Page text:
Those IRR formulas are correct. And they are useful for validating the results from YIELD insofar as the IRR formulas use the actual cash flows, not adjusted per 100, which is the source of confusion.

But in the second example (called bond; "early redemption"), how can YIELD know the coupon cash flows are 1200?

The YIELD parameters only provide price (8262.56) and "early" redemption amounts (8880.72) in some form. 1200 is based on the bond value at maturity (12% of 10,000).

Answer.... By stating price and redemption per 100, YIELD can know the coupon cash flows are 12 (12% of 100). That is, for YIELD, the effective IRR formula is:

=IRR({-82.6256,12,12,12,100.8072})

where the last cash flow is 12+88.8072.

-----

Another place where YIELD relies on the "per 100" assumption is in accounting for a first "short period".

The examples I offered all involve complete coupon periods. But if the settlement date is not the beginning of a coupon period (working backwards from the maturity date), we must account for the first "short period".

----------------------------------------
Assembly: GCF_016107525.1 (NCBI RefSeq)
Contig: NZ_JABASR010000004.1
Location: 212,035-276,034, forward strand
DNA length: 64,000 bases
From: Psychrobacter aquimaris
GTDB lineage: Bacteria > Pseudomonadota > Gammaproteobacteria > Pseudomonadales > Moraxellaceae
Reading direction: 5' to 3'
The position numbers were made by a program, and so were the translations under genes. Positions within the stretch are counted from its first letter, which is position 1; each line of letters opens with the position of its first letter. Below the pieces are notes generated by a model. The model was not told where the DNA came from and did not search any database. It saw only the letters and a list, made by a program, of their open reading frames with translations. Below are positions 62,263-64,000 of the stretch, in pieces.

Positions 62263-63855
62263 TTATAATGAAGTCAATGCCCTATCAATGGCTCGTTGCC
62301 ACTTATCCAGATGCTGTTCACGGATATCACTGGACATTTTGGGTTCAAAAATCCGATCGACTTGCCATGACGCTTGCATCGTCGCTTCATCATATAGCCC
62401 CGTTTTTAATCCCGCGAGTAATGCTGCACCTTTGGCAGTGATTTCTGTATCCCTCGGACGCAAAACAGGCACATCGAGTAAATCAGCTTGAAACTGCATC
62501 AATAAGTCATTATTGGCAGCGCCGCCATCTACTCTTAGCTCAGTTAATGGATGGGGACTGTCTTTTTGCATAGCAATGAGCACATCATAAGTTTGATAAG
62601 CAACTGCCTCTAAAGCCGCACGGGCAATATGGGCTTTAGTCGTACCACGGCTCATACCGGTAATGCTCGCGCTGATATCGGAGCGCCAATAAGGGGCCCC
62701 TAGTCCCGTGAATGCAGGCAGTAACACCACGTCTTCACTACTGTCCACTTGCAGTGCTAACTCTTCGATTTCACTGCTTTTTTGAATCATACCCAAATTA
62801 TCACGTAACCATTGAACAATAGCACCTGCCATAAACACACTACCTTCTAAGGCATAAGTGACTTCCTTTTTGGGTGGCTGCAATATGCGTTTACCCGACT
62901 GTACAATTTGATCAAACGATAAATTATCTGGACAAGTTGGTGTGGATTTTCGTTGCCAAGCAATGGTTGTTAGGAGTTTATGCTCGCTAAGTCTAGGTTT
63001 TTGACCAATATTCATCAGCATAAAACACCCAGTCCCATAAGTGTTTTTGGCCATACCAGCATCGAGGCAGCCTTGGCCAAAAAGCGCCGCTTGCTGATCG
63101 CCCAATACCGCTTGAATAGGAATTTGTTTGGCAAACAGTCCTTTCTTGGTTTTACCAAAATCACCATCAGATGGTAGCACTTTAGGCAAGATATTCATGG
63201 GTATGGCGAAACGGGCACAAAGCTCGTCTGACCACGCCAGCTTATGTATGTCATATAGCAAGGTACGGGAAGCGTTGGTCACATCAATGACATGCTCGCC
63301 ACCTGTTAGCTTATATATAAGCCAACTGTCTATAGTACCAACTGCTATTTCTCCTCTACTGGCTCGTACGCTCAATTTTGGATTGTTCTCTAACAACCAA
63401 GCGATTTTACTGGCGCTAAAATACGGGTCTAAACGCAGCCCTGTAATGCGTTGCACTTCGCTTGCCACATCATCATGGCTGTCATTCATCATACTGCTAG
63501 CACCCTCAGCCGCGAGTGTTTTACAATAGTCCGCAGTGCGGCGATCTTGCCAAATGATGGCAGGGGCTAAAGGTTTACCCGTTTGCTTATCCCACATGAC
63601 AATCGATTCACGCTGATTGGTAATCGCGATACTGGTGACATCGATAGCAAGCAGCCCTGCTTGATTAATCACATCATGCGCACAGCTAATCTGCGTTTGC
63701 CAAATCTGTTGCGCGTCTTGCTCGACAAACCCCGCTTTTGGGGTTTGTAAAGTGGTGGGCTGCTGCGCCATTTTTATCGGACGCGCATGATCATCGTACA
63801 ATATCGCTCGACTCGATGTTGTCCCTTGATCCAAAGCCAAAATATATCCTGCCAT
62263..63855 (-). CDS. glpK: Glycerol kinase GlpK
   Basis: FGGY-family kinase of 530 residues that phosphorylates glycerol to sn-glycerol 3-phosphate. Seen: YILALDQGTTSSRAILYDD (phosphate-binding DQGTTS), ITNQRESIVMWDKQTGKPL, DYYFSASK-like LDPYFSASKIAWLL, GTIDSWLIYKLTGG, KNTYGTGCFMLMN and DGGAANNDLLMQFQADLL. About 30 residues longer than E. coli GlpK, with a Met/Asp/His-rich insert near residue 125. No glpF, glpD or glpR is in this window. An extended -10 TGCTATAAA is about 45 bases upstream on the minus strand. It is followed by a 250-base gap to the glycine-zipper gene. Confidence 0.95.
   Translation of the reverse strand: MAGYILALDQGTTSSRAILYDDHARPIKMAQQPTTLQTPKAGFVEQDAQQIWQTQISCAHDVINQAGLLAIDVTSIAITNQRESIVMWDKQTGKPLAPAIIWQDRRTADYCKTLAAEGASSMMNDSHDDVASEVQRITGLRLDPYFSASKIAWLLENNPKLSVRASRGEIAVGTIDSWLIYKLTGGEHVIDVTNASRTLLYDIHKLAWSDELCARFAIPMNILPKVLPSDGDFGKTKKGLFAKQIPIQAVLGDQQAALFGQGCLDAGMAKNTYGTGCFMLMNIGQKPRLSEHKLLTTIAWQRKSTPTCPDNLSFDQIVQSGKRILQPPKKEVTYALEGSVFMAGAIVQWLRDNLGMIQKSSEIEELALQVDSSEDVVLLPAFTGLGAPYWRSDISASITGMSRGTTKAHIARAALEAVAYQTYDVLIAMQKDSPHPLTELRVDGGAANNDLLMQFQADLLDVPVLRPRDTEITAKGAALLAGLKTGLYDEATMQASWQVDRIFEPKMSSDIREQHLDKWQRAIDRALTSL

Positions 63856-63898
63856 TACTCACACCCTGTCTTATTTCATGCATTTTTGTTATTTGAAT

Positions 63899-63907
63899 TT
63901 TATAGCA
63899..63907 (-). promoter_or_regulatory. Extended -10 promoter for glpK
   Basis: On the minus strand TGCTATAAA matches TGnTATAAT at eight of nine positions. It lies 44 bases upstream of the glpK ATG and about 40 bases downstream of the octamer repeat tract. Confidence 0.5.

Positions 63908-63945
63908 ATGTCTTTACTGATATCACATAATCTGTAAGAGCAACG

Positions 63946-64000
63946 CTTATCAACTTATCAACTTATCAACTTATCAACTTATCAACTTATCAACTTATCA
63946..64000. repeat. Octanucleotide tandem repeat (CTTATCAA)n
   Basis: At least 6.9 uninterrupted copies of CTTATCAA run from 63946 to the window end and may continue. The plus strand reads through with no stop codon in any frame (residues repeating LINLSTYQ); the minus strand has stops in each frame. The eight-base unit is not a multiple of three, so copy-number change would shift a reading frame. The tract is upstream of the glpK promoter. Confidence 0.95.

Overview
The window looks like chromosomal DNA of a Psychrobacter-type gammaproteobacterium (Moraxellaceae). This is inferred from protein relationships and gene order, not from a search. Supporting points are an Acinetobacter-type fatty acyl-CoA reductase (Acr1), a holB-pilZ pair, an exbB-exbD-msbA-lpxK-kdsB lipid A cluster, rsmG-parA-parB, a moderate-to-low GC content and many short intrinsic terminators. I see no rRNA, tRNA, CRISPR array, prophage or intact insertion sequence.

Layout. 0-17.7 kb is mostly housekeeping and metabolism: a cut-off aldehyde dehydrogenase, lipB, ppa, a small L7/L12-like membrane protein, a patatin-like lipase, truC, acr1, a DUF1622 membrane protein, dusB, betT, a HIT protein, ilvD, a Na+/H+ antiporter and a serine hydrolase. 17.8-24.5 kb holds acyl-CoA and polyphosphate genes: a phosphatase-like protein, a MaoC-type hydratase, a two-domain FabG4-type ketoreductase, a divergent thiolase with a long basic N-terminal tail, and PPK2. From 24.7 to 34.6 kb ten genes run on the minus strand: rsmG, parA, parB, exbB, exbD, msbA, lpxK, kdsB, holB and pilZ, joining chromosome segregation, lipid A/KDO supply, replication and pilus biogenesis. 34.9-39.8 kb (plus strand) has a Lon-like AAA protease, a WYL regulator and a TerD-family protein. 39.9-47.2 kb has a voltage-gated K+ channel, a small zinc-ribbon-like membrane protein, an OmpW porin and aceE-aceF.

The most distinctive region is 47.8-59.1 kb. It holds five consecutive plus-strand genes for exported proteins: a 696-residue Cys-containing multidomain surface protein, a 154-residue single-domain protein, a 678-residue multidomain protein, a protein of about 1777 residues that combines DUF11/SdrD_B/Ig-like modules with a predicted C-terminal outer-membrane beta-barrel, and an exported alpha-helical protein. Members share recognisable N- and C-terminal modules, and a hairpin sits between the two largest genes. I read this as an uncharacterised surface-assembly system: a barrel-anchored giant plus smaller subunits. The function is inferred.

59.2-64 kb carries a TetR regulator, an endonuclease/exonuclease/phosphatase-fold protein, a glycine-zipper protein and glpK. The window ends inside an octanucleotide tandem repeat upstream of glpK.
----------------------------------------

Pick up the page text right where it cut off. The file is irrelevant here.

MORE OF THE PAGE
For example, the YIELD help page shows the formula to calculate yield when there is one coupon period or less between the settlement and redemption ("maturity") dates.

Rearranging the formula algebraically (and correcting a critical typo: "par" should be "price"), we can see the "per 100" assumption when prorating the coupon amount. The formula is:
Code:
``````                                  rate
yield =     ( redemption + (100 * ----) )
freq                E
( --------------------------------- - 1 ) * (---) * freqs
A   rate                DSR
( price + (100 * - * ----) )
E   freq

DSR <= E

A + DSR = E``````

Ostensibly, yield is the %gain ( redemption/price - 1 ) prorated to a full coupon period ( times E/DSR ) and annualized ( times freq ).

But we must add the full coupon amount ( 100*rate/freq ) to redemption, and we must add the accrued interest ( 100*(A/E)*rate/freq ) to price.

Again, given only price and redemption, we can only know the coupon amount if we assume that all amounts are stated per 100.

Last edited:

#### Nirav D

##### New Member
Thanks joeu2004! I will take some time to study all what you have mentioned. It is too much for me to digest at a time.

If I find any more confusion than I'll let you know through this post.

Thanks again!